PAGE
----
An important instrument of the Program implementation is its support and large-scale promotion by the Government. The opportunities and benefits of preventive activities are widely presented in the state media and official websites with the focus on the information how and where to pass medical examination. Private employers are legally required to promote the involvement of their employees and to offer them a day-off once a year to undergo the dispensarization . In some regions, temporal offices for check-ups have been established in popular trade and recreation zones (for example, there were 46 such offices in Moscow city parks in 2019 ), as well as in big educational institutions and industrial centers. In addition to the support activities, administrative pressure is used wherever possible. Public servants, teachers, medical workers, students and some other groups of population are strongly recommended to participate in the campaign. There are voices to introduce financial sanctions for those who ignore the Program, including increasing their contribution to mandatory health insurance. All these strategies contribute to the Program coverage. However, physicians tend to think that the population is rather passive in spite of a large-scale promotion of the Program by the government.
A specific instrument is a ‘finished case of preventive care’ as a provider payment unit, which is designed to motivate providers to offer check-ups and screenings. It really works. The number of preventive check-ups of adults increased by 2.1 times over 2012–2018, children – by 25% . The opposite side of the coin is that this instrument limits the professional autonomy of physicians on the choice of preventive services for an individual. They have to provide the entire bundle of services to be reimbursed, irrespective of the actual need of a patient. Inversely, a necessary test that is not included in the list of the ‘finished case’ will not be paid. Internationally, fee-for-service, pay for performance and program-based payment are used to promote preventive activities in addition to a capitation method. FFS is used to promote only priority preventive services, while the latter two methods stimulate reaching specified targets – the coverage of a certain population group, a regular work with chronic and multiple cases, decrease in hospital admissions and other targets that reflect an integrated preventive and curative work rather than a delivery of a fixed set of services to identify new illnesses [27, 28].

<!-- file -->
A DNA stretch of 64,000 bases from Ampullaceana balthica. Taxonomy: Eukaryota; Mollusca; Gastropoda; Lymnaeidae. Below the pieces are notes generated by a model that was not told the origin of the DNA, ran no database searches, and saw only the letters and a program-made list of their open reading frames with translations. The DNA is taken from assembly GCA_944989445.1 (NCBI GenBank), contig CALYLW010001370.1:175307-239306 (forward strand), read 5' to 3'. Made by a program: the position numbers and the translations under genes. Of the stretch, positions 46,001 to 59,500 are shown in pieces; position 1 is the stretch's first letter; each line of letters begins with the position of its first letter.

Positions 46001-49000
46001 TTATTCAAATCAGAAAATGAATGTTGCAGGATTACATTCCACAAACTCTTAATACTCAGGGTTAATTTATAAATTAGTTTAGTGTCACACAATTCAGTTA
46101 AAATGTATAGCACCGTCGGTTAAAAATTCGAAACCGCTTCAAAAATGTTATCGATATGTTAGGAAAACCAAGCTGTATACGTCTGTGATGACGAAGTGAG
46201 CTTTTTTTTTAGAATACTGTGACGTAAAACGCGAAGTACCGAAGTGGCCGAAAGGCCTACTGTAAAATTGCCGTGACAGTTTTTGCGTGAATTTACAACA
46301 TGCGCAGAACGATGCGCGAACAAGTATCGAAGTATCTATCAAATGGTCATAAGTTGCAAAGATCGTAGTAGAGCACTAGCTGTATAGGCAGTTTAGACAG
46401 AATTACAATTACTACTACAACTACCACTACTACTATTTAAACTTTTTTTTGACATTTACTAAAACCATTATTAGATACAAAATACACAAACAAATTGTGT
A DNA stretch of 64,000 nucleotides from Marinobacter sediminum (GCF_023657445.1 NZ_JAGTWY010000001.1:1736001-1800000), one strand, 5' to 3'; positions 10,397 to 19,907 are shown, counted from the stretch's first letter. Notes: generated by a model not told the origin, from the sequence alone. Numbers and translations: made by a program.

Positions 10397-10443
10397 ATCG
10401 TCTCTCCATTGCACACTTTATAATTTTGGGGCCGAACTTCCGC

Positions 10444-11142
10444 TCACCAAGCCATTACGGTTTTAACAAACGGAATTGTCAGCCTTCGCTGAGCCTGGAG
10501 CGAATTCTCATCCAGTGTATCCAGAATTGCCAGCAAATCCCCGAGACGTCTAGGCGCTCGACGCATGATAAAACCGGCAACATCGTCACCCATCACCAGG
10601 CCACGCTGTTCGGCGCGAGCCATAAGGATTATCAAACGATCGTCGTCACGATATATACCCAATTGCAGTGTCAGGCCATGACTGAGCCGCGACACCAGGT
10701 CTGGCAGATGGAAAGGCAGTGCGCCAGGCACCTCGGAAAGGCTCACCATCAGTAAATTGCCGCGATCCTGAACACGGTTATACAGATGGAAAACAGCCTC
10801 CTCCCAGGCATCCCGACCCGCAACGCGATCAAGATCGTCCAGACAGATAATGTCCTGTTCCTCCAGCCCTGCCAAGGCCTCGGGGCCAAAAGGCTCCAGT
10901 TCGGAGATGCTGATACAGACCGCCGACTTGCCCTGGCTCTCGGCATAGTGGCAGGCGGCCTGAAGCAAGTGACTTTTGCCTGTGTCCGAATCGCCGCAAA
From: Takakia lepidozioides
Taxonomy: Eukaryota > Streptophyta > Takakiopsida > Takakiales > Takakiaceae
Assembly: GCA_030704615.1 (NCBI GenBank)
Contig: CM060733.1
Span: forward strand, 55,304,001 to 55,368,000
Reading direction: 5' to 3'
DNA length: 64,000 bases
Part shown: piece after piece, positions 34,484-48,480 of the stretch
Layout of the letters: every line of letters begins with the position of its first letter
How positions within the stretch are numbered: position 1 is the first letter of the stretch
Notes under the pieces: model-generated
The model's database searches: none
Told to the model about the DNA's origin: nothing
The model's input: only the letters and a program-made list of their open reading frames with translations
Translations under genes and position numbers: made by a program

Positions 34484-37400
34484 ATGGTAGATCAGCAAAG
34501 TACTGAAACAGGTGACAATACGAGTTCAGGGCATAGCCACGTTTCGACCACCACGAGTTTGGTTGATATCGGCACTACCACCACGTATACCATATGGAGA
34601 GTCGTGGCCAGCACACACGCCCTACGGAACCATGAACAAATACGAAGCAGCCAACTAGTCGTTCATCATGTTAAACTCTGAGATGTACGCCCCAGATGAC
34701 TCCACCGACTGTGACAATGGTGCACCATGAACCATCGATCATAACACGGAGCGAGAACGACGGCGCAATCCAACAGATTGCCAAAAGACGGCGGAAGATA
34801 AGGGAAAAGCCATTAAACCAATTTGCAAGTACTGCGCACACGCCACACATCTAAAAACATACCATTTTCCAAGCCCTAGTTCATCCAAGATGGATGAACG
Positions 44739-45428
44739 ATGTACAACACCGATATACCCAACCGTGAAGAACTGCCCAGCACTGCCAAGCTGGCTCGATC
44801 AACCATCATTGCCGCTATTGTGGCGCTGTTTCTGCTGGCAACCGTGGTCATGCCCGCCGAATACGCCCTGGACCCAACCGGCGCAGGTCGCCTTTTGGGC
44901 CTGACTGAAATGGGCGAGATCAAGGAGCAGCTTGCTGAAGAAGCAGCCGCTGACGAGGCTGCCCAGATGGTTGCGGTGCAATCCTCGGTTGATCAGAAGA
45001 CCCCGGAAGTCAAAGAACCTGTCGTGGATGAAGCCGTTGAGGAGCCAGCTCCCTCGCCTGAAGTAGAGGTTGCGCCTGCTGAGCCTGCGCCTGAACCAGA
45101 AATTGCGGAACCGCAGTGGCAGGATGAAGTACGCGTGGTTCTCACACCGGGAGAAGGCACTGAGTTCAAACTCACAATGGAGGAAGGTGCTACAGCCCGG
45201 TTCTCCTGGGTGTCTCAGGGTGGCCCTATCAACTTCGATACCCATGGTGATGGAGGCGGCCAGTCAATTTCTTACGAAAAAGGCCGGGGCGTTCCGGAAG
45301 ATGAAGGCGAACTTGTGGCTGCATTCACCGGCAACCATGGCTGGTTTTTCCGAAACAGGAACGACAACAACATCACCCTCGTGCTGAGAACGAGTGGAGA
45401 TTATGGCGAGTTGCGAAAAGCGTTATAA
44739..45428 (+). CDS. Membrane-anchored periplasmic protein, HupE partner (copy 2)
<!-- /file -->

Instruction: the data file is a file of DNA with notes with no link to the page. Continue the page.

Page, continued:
The role of a highly centralized administration of the Program is controversial. On the one hand, the federal government has initiated it, provided regions with additional funding, made the campaign a priority of health policy. The centralized leverage is needed to involve providers in preventive activities and to control their actual implementation, as well as to promote participation of people in check-ups and screenings.
On the other hand, a highly centralized pattern of the Program design and implementation has a number of drawbacks. Uniform target population groups and a set of preventive activities limit the flexibility of regions in responding to local needs and special conditions – variation in the disease incidence, the capacity of PHC, the most vulnerable population groups. Centrally established indicators of the population coverage, volumes of preventive care and the number of identified illnesses make regional health authorities and PHC providers look for the ways to reach the targets irrespective of the local capacity to treat new cases. The professional autonomy of physicians to select their own patterns of preventive work is limited by a chain of vertically determined rules.
Reporting and monitoring of the Program outcomes follows the logic of the centralized administration and politically loaded campaigns. The federal MoH makes an emphasis on easily attainable indicators and targets so that to ensure and to show the progress. The actual health gains due to the dispensarization are beyond the scope of monitoring. To the best of our knowledge, there are no attempts to assess: a) the impact of specific tests and screenings on the identification of new cases, b) the actual coverage, specific activities and health outcomes of the follow-up dispensary surveillance, c) the cost of specific preventive services, d) the cost effectiveness of the entire Program and its elements. This is a serious limitation for the Program adjustment to the activities with the highest health gains and cost effectiveness. A virtual absence of a sound measurement and monitoring can hardly be attributed to the lack of qualification. Rather, it is a by-product of a command-and-control governance of the health system.